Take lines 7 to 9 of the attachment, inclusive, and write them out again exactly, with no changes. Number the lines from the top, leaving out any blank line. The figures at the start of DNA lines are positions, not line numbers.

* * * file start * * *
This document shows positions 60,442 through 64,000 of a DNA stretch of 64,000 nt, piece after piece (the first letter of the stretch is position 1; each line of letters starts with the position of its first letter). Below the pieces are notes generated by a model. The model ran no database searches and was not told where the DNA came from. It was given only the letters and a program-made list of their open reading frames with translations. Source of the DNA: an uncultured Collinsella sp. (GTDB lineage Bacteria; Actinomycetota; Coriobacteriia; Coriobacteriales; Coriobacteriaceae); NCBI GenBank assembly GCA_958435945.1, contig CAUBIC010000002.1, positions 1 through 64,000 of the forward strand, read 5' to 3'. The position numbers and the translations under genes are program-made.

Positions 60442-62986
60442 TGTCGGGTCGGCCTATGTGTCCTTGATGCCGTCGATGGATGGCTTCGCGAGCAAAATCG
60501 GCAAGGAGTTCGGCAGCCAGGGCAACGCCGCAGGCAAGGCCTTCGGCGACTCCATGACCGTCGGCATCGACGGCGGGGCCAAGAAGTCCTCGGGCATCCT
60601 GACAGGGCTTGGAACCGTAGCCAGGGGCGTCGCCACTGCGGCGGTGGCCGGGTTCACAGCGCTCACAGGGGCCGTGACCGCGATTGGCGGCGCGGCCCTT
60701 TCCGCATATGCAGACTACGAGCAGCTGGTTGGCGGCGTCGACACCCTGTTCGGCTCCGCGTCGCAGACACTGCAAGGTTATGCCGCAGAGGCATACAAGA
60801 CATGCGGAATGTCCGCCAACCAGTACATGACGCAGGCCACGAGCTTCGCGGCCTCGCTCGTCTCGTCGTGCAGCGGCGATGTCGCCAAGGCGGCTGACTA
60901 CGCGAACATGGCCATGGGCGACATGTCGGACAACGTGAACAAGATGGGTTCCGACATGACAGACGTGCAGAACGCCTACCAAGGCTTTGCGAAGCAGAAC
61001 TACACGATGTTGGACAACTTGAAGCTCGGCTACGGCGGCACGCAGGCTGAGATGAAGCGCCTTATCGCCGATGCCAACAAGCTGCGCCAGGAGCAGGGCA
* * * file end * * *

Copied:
60801 CATGCGGAATGTCCGCCAACCAGTACATGACGCAGGCCACGAGCTTCGCGGCCTCGCTCGTCTCGTCGTGCAGCGGCGATGTCGCCAAGGCGGCTGACTA
60901 CGCGAACATGGCCATGGGCGACATGTCGGACAACGTGAACAAGATGGGTTCCGACATGACAGACGTGCAGAACGCCTACCAAGGCTTTGCGAAGCAGAAC
61001 TACACGATGTTGGACAACTTGAAGCTCGGCTACGGCGGCACGCAGGCTGAGATGAAGCGCCTTATCGCCGATGCCAACAAGCTGCGCCAGGAGCAGGGCA